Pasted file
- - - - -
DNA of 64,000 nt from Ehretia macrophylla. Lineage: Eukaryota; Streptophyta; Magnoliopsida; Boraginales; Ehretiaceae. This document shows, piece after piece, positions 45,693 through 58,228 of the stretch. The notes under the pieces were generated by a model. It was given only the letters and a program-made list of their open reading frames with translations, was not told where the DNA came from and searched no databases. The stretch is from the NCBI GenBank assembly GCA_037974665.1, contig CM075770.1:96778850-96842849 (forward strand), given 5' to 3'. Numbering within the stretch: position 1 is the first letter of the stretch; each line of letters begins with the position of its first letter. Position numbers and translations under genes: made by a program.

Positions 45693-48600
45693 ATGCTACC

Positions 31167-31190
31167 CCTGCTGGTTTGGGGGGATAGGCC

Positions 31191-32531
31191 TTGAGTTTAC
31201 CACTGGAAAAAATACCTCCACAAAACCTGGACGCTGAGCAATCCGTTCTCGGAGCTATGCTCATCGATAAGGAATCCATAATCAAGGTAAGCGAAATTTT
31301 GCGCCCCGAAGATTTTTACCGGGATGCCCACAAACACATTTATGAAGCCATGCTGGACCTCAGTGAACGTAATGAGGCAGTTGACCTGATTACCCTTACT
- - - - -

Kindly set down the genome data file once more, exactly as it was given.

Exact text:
DNA of 64,000 nt from Ehretia macrophylla. Lineage: Eukaryota; Streptophyta; Magnoliopsida; Boraginales; Ehretiaceae. This document shows, piece after piece, positions 45,693 through 58,228 of the stretch. The notes under the pieces were generated by a model. It was given only the letters and a program-made list of their open reading frames with translations, was not told where the DNA came from and searched no databases. The stretch is from the NCBI GenBank assembly GCA_037974665.1, contig CM075770.1:96778850-96842849 (forward strand), given 5' to 3'. Numbering within the stretch: position 1 is the first letter of the stretch; each line of letters begins with the position of its first letter. Position numbers and translations under genes: made by a program.

Positions 45693-48600
45693 ATGCTACC

Positions 31167-31190
31167 CCTGCTGGTTTGGGGGGATAGGCC

Positions 31191-32531
31191 TTGAGTTTAC
31201 CACTGGAAAAAATACCTCCACAAAACCTGGACGCTGAGCAATCCGTTCTCGGAGCTATGCTCATCGATAAGGAATCCATAATCAAGGTAAGCGAAATTTT
31301 GCGCCCCGAAGATTTTTACCGGGATGCCCACAAACACATTTATGAAGCCATGCTGGACCTCAGTGAACGTAATGAGGCAGTTGACCTGATTACCCTTACT